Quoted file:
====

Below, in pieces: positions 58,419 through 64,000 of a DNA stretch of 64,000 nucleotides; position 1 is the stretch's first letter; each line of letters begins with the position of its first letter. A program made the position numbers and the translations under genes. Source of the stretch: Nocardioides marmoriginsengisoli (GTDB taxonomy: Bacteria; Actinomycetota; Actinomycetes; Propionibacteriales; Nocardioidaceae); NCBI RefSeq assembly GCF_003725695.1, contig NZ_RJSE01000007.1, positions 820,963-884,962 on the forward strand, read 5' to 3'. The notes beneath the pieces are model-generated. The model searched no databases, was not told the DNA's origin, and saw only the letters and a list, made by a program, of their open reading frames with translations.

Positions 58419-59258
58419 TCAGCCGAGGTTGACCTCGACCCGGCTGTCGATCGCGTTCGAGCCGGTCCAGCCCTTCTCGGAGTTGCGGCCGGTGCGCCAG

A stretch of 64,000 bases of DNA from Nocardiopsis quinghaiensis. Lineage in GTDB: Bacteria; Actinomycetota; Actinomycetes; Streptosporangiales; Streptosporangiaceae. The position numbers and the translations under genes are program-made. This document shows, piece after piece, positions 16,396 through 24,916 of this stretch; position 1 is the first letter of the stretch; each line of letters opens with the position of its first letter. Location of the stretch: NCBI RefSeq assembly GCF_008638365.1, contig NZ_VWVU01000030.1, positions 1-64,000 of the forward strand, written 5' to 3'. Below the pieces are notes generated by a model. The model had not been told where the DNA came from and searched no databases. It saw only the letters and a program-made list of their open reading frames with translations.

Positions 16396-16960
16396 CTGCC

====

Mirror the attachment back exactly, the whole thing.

Below, in pieces: positions 58,419 through 64,000 of a DNA stretch of 64,000 nucleotides; position 1 is the stretch's first letter; each line of letters begins with the position of its first letter. A program made the position numbers and the translations under genes. Source of the stretch: Nocardioides marmoriginsengisoli (GTDB taxonomy: Bacteria; Actinomycetota; Actinomycetes; Propionibacteriales; Nocardioidaceae); NCBI RefSeq assembly GCF_003725695.1, contig NZ_RJSE01000007.1, positions 820,963-884,962 on the forward strand, read 5' to 3'. The notes beneath the pieces are model-generated. The model searched no databases, was not told the DNA's origin, and saw only the letters and a list, made by a program, of their open reading frames with translations.

Positions 58419-59258
58419 TCAGCCGAGGTTGACCTCGACCCGGCTGTCGATCGCGTTCGAGCCGGTCCAGCCCTTCTCGGAGTTGCGGCCGGTGCGCCAG

A stretch of 64,000 bases of DNA from Nocardiopsis quinghaiensis. Lineage in GTDB: Bacteria; Actinomycetota; Actinomycetes; Streptosporangiales; Streptosporangiaceae. The position numbers and the translations under genes are program-made. This document shows, piece after piece, positions 16,396 through 24,916 of this stretch; position 1 is the first letter of the stretch; each line of letters opens with the position of its first letter. Location of the stretch: NCBI RefSeq assembly GCF_008638365.1, contig NZ_VWVU01000030.1, positions 1-64,000 of the forward strand, written 5' to 3'. Below the pieces are notes generated by a model. The model had not been told where the DNA came from and searched no databases. It saw only the letters and a program-made list of their open reading frames with translations.

Positions 16396-16960
16396 CTGCC